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The Art of Being a Fake

If you’re passionate about something, you can move mountains. Passion is extremely hard to fake, and when your passion for something is real, amazing things happen. You can be a musician, but without passion you won’t be a stand out. You can be a good cook, but without passion, you won’t make something that your patrons will remember as remarkable.

In my line of work the same has held true. You can be an economist, or a financial analyst, but passion, or the lack there of, will either bolster or hamper your ability.

There have been many times in my professional career where I interacted with economists that weren’t economists, and financial analysts that weren’t financial analysts. Plain and simple. But, in many instances they were so far up the corporate ladder that it was totally bewildering.

Many years back, I took on a job as a manager in the area of finance. I would constantly find myself in meetings with a group of other senior financial managers most of whom wouldn’t have known the difference between a debit and a credit. Yes, it was that bad.

There were the few that knew, and they were quickly identifiable, and the fakers in the room were easily discernible as well. It quickly became us against them with those lacking the technical capacity in the majority. They became very dangerous over time most likely out of the fear of being found out. The boss, who too wasn’t from the field of finance, couldn’t tell the technicians from the fakers. He paid a very high price until he was able to make that distinction.

One of my peers who did have the requisite content always complained to me that it wasn’t just some of the higher ups that didn’t know their subject matter, it was a wide grouping of staff as well. He would consistently say to me “I have nobody. I am surrounded with people who are faking technical ability at every level”.

So, how does this happen? Maybe it was a combination of bad hiring practices, mixed in with a bit of nepotism, and a high dose of mediocrity. And, how do fakers survive? At least in my profession, they can hire very capable consultants to do their jobs for them. But, when the budget gets tight, and the tap is turned off, without consultants they are quickly exposed.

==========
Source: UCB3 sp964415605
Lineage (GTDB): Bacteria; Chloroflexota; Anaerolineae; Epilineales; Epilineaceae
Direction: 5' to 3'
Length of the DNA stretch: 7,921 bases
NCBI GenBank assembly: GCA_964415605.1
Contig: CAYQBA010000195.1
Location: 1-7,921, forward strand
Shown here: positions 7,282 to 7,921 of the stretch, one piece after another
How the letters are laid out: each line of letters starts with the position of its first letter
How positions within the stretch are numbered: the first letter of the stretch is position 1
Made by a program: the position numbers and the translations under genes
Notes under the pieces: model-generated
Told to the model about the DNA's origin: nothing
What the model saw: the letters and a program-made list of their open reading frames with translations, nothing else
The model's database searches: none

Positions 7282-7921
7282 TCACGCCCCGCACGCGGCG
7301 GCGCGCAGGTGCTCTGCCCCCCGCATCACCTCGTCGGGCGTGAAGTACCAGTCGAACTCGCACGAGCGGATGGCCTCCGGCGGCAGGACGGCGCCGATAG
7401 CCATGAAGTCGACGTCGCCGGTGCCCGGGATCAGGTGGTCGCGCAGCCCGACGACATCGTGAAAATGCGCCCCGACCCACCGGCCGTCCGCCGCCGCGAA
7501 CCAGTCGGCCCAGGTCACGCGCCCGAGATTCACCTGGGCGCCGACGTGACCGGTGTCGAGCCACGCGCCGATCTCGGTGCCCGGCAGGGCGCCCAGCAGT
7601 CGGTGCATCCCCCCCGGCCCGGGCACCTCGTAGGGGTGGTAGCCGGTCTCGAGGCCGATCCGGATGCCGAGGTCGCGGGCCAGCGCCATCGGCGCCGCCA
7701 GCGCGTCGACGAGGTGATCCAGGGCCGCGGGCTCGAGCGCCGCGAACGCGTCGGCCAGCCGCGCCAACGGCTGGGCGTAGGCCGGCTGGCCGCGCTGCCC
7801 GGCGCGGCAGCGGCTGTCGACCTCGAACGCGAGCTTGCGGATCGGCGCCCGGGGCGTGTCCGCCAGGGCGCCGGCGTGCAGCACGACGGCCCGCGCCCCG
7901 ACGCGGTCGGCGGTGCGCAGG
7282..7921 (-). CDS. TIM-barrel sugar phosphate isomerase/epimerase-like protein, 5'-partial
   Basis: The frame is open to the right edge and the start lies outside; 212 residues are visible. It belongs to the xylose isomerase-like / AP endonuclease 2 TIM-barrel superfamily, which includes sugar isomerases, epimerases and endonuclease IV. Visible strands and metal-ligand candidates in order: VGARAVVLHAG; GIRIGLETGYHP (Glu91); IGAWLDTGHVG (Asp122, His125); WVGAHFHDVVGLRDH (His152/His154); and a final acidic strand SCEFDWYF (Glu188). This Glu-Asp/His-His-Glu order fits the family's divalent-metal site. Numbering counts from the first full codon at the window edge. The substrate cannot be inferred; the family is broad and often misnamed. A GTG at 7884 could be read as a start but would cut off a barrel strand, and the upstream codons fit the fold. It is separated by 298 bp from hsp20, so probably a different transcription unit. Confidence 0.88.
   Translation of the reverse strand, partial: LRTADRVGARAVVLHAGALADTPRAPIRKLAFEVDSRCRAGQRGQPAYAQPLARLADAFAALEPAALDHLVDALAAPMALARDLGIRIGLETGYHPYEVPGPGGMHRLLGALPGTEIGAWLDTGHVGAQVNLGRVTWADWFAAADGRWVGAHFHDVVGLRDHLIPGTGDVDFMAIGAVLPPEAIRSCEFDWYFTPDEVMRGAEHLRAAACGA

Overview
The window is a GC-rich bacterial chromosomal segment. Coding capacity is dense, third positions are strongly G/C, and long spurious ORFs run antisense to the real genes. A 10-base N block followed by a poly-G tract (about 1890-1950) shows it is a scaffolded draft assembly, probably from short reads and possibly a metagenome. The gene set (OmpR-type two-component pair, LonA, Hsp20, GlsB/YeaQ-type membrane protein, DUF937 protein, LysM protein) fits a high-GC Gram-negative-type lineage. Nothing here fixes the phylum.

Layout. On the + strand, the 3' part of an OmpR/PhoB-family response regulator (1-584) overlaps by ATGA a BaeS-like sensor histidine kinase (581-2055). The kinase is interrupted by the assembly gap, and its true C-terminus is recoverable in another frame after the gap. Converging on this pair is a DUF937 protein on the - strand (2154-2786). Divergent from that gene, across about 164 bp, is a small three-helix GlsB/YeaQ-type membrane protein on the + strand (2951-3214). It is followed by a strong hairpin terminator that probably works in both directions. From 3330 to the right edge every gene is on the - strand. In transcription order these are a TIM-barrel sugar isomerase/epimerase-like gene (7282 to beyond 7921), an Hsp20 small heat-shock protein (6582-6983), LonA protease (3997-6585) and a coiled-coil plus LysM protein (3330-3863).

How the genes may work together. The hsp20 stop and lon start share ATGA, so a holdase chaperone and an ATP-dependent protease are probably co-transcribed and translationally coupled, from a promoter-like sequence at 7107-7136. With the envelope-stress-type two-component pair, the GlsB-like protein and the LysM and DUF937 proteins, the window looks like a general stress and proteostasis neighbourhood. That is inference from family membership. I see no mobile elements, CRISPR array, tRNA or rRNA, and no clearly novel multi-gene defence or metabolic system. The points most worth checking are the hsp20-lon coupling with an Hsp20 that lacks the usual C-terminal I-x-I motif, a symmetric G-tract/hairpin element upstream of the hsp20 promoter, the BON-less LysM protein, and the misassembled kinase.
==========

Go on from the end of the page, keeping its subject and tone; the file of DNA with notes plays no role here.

Add to this that when you do have a financial analyst, or an economist, of the right technical training, lacking the passion for what they do, then their work is mediocre at best. This likely happens when they get frustrated dealing with a high level of ineptitude. But, its still no excuse.

Sometimes I feel that I’ve spent a lifetime interacting with so many professional fakers. Worse, I haven’t seen this phenomenon just in my profession, but sadly across the board.

When my mother was ill, I met doctors that clearly weren’t doctors, and nurses that clearly had very limited nursing aptitude. All in the finest of hospitals. And, when I met doctors that were doctors, and nurses that were nurses, many simply couldn’t care less about their patients. They had either lost their passion of being caregivers, or never had that passion to begin with.

I’ve met so many people quite content to be something they’re not professionally. I just don’t think you should try to be anything you’re not. If you’re not passionate all the time about the work that you do, I don’t think it matters. But, if you don’t have a skill set, or experience in a certain topic, admit it. Don't try to pretend you know something especially if it means taking the lives of innocent people in your hands.

Passion and ability are cousins in my opinion. Ability typically fosters self-assurance. Lack of ability typically fosters insecurity and smoke screens. But, if you have the ability, it is those that feel passion for what they do that makes them the best at what they do. It’s like a pilot that doesn’t just get a plane from here to there, he or she always strives for the perfect takeoff and landing. You can't fake passion or ability. You just can’t.

For example, a bad car repair is something clearly done without passion, by a mechanic who couldn’t care less. Bad repairs are done by mechanics who are indifferent, they’re not trying to fix things the first time, they want you to come back so they’re paid and paid again.